Mathematical misfits two-dimensional solution

Mathematical misfits two-dimensional solution

September 2002

Mathematical Misfits - two-dimensional

Take a square of sidelength 1; it has area $1 \mbox{ unit}^2$. The biggest circle that can fit inside has diameter 1 and area $\pi \times (0.5)^2 = \pi /4 \mbox{ units}^2$.

The area of this circle divided by the area of the square containing it is $\pi /4$.

Now we fit the largest possible square inside that circle of diameter 1. We use Pythagoras’ Theorem to find its sidelength $d$.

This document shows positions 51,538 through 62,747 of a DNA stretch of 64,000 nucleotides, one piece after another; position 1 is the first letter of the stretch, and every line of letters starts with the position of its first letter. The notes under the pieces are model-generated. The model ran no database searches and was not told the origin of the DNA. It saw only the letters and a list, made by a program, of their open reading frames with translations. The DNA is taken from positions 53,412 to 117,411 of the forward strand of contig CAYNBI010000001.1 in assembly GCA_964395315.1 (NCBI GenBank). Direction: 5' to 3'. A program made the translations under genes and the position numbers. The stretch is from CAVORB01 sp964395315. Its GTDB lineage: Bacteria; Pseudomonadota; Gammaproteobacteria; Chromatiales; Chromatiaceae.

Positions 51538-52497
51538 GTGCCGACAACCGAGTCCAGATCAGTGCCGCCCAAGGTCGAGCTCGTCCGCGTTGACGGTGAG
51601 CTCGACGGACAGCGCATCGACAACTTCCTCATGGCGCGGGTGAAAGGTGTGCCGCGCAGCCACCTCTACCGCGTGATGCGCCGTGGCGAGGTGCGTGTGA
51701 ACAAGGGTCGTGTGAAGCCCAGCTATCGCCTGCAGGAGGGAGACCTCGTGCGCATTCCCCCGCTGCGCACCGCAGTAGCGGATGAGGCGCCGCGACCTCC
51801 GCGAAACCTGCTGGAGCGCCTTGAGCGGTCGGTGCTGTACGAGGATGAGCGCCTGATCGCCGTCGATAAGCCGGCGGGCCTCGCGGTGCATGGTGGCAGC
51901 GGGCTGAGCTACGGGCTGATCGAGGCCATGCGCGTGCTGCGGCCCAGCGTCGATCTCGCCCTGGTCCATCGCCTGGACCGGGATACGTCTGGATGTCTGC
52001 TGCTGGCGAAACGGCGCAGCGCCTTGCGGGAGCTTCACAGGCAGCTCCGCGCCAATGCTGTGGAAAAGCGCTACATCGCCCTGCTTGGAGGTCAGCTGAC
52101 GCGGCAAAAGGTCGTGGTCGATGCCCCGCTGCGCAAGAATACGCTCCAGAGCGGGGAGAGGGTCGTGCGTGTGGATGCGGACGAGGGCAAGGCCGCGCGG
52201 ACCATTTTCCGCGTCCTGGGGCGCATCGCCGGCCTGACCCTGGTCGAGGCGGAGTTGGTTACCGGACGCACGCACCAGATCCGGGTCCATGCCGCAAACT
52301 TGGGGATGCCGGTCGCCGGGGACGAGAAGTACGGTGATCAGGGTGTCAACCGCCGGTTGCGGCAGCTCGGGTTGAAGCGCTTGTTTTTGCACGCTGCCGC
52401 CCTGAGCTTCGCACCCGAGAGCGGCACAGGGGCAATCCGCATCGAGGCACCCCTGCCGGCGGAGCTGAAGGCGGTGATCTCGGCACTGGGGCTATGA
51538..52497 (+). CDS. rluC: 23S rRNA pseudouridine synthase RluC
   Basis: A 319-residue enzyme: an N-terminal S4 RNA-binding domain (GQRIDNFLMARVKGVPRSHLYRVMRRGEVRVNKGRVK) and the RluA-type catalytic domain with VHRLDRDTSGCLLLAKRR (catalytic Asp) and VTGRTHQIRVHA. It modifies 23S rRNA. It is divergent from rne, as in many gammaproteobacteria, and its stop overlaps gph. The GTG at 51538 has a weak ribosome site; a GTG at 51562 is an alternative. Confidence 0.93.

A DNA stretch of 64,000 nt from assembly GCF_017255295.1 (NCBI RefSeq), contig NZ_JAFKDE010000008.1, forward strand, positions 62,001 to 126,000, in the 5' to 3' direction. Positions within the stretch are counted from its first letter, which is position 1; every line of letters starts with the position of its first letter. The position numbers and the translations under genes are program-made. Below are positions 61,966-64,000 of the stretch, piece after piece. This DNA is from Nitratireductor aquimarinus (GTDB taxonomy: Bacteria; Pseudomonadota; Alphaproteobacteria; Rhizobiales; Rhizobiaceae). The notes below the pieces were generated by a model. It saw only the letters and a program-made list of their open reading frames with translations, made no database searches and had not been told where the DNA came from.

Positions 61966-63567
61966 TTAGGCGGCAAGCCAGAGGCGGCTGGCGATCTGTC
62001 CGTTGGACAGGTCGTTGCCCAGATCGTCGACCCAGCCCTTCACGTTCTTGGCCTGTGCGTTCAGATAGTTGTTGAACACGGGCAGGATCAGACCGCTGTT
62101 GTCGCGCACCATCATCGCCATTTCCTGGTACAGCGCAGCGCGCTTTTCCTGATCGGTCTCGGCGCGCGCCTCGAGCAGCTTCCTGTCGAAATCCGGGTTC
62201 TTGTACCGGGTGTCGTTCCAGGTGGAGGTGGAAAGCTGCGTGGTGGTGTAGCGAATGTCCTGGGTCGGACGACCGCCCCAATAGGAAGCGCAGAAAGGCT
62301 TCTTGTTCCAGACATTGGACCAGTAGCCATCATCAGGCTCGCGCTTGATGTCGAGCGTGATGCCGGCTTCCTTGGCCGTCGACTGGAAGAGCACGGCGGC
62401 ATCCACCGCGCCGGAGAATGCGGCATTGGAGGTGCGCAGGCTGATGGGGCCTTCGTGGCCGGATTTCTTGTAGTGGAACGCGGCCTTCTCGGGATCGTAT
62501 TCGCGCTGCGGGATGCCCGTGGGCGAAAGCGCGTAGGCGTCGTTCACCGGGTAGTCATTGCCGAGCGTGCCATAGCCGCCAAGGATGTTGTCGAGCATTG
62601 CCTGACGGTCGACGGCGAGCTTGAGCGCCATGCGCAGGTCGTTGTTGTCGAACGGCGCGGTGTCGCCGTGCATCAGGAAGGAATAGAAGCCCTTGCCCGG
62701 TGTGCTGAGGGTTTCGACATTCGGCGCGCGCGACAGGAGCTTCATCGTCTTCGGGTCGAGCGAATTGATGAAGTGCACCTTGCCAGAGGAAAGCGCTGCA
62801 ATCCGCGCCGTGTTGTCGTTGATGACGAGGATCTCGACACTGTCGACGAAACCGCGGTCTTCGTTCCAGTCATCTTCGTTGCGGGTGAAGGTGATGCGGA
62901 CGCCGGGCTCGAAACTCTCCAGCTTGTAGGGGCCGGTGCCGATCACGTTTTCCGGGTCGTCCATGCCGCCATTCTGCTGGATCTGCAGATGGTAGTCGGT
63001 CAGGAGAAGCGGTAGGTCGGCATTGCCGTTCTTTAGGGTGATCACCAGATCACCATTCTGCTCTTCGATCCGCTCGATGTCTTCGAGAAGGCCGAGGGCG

$\displaystyle  2d^2  $ $\displaystyle  =  $ $\displaystyle  1; $    
  $\displaystyle d  $ $\displaystyle  =  $ $\displaystyle  1/\sqrt {2}.  $    

The area of this square is $1/2 \mbox{ units}^2$.

The area of this square divided by the area of the circle containing it is $0.5/\left(\pi /4\right) = 2/\pi .$

Since $\pi /4 > 2/\pi $, the round peg fits better in the square hole than the square peg fits in the round hole.


Go back to the main puzzle page
By submitting this form, you accept the Mollom privacy policy.